|Calotes bachae (credit Peter Geissler)|
The lizard genus Calotes currently comprises 23 species. Some species are known as forest lizards, others as "bloodsuckers" due to their red heads, and yet others as as garden lizards (Calotes versicolor). The latter natively inhabits a large area from East Iran throughout Asia to Indonesia (Sumatra) while the majority of species in this genus are restricted to relatively small geographical regions in India, Sri Lanka and Myanmar.
A group of German and Russian researchers recently collected specimens of the genus Calotes in Vietnam. Based on their general morphology they preliminary identified them as Calotes mystaceus a species indicated as widespread and found mostly in the southern parts of the country with some isolated records known from the north. However, when the looked closer and compared their animals with specimens of Calotes mystaceus from western Cambodia and Thailand they spotted a significantly different color pattern, for example in lacking three characteristic dark brown blotches on the back. This geographic variance was already recognized way back in 1921 and also very recently in 2009. Authors characterized two forms, one on each side of the Mekong River, however nobody made any taxonomic decisions.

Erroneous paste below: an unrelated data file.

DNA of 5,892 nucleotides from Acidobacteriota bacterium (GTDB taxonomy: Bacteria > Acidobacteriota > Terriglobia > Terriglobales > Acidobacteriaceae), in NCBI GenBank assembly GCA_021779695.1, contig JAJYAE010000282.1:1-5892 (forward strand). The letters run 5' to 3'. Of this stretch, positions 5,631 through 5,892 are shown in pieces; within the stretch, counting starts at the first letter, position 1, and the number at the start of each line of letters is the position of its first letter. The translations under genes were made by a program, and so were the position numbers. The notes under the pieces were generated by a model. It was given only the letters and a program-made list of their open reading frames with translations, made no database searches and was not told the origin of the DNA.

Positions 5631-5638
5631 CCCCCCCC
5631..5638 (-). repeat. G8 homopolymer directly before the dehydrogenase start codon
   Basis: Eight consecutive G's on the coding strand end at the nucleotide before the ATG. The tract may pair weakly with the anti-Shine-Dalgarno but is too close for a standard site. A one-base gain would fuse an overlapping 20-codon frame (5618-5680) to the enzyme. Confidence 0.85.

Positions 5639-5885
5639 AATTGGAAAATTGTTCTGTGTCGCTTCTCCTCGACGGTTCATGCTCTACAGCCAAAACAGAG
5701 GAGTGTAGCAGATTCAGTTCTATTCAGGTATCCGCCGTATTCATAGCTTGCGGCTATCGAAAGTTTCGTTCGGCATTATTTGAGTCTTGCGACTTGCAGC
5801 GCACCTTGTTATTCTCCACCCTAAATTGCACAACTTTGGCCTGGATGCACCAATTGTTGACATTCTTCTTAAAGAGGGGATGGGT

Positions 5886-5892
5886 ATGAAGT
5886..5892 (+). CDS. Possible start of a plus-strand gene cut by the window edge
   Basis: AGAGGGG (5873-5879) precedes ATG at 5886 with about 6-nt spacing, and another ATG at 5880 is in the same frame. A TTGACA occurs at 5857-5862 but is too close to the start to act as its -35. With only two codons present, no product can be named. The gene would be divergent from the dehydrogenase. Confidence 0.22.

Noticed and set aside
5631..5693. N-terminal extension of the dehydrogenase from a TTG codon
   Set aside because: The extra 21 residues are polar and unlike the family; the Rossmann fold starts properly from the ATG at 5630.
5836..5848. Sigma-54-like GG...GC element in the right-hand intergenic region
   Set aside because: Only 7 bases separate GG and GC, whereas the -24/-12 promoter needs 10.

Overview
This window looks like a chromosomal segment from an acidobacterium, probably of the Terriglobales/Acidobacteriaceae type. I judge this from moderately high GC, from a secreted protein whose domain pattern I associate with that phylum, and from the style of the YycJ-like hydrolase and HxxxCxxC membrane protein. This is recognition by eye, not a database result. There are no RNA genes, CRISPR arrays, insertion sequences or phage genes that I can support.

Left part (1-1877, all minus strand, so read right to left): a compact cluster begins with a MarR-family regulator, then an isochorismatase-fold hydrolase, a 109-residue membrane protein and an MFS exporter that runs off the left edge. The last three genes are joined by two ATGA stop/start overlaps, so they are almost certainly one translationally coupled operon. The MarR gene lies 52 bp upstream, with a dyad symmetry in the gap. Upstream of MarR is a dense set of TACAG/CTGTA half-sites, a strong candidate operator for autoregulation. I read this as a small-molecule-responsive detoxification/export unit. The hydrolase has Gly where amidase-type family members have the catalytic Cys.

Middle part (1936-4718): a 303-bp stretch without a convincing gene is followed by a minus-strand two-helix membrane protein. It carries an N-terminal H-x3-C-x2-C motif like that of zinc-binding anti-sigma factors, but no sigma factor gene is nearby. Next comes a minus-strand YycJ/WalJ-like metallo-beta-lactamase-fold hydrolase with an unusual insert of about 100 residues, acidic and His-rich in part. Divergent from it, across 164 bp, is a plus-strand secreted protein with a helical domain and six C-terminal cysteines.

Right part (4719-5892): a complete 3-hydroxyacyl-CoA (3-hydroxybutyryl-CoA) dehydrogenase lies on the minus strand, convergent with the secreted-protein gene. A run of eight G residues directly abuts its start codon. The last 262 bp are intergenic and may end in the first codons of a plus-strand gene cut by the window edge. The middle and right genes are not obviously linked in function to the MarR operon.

Only extensive geographical sampling of comparative specimens and DNA Barcoding have made it possible to distinguish between two genetically distinct units within the specimens currently referred as Calotes mystaceus. As a consequence the authors describe a new species of this agamid genus with the name Calotes bachae. Males of the species impress with their astonishingly rich coloration. During mating season, their azure heads shine bright like in a contest, in order to impress the females. They can also reduce their play of colors, similar to chameleons. For example, at night they appear inconspicuously dark and brownish.